– The opening video showcased WWE Universal Champion Goldberg’s victory over Kevin Owens at Fastlane. They wasted no time to show Brock Lesnar’s interruption of his promo last week and subsequent face-to-face. All of this was to of course, hype their encounter for the Title at WrestleMania 33. As we remember, Lesnar stood tall at the end with an F5 while Paul Heyman provided the verbal bloodshed. Basically, the momentum shifted from Goldberg to Lesnar. Good time for this to happen with Mania in the wings.

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Notes In Observance – WWE Raw 3/6/17: Reclaim The Yard

Photo courtesy of Wikipedia.

By Nicholas Jason Lopez

 

“Notes In Observance” features random thoughts and analysis on television shows. Quick results can be found at the bottom of the post. 

 

 

 

 

 

(Aired 3/6/17)

Reclaim The Yard 

– The opening video recapped WWE Universal Champion Goldberg’s defeat over Kevin Owens at Fastlane the night before that lasted just longer than a National Basketball Association shot clock. WWE United States Champion Chris Jericho – once Owens’ best friend that was betrayed mercilessly weeks prior – cost him the belt that he at one point helped him keep countless times. He did that with his simple presence on the ramp, which deterred Owens from his “mind games” strategy of repeatedly stalling for time. We hoped they’d work in actual footage of Jericho helping Owens time in and time out (Dammit, WWE Network, there’s an archive waiting to be used) but they did give us the line from Commentator Michael Cole, so we guess we’ll settle for that. On the other side of the WrestleMania 33 spectrum, this sets up an inevitable Universal Championship match between Goldberg and Brock Lesnar, just what their third match in history needs.

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WWE Survivor Series 2012 Reaction

WWE Survivor Series 2012By Nicholas Jason Lopez

 

It seems as if the internet may have bursted at the conclusion of last night’s World Title match.

In case you’re curious, three men- Seth Rollins, Dean Ambrose and Roman Reigns- attacked Ryback ruthlessly, similar to Nexus’ original debut and powerbombed him through the announce table.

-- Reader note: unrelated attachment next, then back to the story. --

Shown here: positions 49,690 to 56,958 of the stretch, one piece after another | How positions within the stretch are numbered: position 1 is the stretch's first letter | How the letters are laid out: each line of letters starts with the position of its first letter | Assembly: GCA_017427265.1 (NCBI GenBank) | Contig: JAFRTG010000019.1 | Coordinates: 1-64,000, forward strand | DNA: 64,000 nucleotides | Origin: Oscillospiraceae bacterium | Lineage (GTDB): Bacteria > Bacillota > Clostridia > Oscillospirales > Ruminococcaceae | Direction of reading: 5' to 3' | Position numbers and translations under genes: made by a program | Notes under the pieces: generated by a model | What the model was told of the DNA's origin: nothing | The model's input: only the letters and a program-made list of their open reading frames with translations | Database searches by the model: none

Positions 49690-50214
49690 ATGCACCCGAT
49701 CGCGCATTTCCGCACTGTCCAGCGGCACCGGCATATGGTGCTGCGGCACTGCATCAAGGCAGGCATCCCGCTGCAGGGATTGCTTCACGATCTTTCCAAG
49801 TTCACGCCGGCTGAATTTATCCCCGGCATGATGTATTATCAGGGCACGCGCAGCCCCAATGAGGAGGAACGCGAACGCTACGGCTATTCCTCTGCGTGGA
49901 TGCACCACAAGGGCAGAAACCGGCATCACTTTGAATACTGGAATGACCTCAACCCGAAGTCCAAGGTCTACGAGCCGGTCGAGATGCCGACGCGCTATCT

CM Punk picked up the scraps, retained his Title and today marks the one-year point of his reign.

Rollins, Ambrose and Reigns are all familiar to NXT viewers and how WWE will have them explain their actions should make for good television.

It’s fortunate that there was this to boil over from because besides for a few shiny spots, this was a mostly forgettable show.

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WWE Fastlane 2017 Reaction

Photo courtesy of Wikipedia.

By Nicholas Jason Lopez

 

Indicative of the lackluster Raw brand compared to the glitz of SmackDown Live’s progressive storylines and vibe, Fastlane is what you get when you bring WrestleMania season into the fold.

Ice cream bars, Jinder Mahal singles matches, potential streaks ending and questionable creative decisions are what this Fastlane will be best remembered for.

Also let the record show that the Cruiserweights stole the show and it wasn’t close.

Deemed “the last stop before WrestleMania,” this one had us downright sleepy at the wheel at times. Drive with caution.

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Notes In Observance – WWE Raw 2/27/17: Post Breaker

Photo courtesy of Wikipedia.

By Nicholas Jason Lopez

 

“Notes In Observance” features random thoughts and analysis on television shows. Quick results can be found at the bottom of the post.

 

 

 

 

 

(Aired 2/27/17)

Post Breaker 

– We began with Goldberg, who we know challenges WWE Universal Champion Kevin Owens at Fastlane in six days. Cue his classic “walk from the back and snort aggressively” entrance. Goddamn, his pyro gets so bright. Among the fans in Green Bay, Wisconsin looks like an adult woman decked out in WWE Raw Women’s Champion Bayley’s gear. Well, something seems off about that. Not a bad promo from Goldie – “KO talks too much” and “I’m six days away from gold” are things his character should be saying. It’s inevitable, isn’t it? We think people just like to chant Goldberg’s name more than it being an indication that he’s actually over. He sure was throwing a lot of promises out there. Things looked to wrap up there, but we got a KO appearance. Luckily for last week’s sit-down suit promo, we can take the Champ slightly more serious now. Okay, he flubbed “mood” for “mool,” but that can slide. We liked that he sold his credibility and reminded us of how he beat John Cena on his first night on the main roster and scored big wins over AJ Styles and WWE Intercontinental Champion Dean Ambrose. He even name-dropped WWE United States Champion Roman Reigns. The telling line was that he outright said Chris Jericho didn’t matter. Foreshadowing. We’ll say that Goldberg has gotten better at promos than we can remember. “I don’t speak neanderthal” was a very KO response. Ha. Pick on the hometown, classic heel move. “The Goldberg chant dies” was a pretty morbid way to end the exchange, but that set the table for FL nicely. KO ultimately stands no chance in the long run with Brock Lesnar in the wings and his history with Goldberg.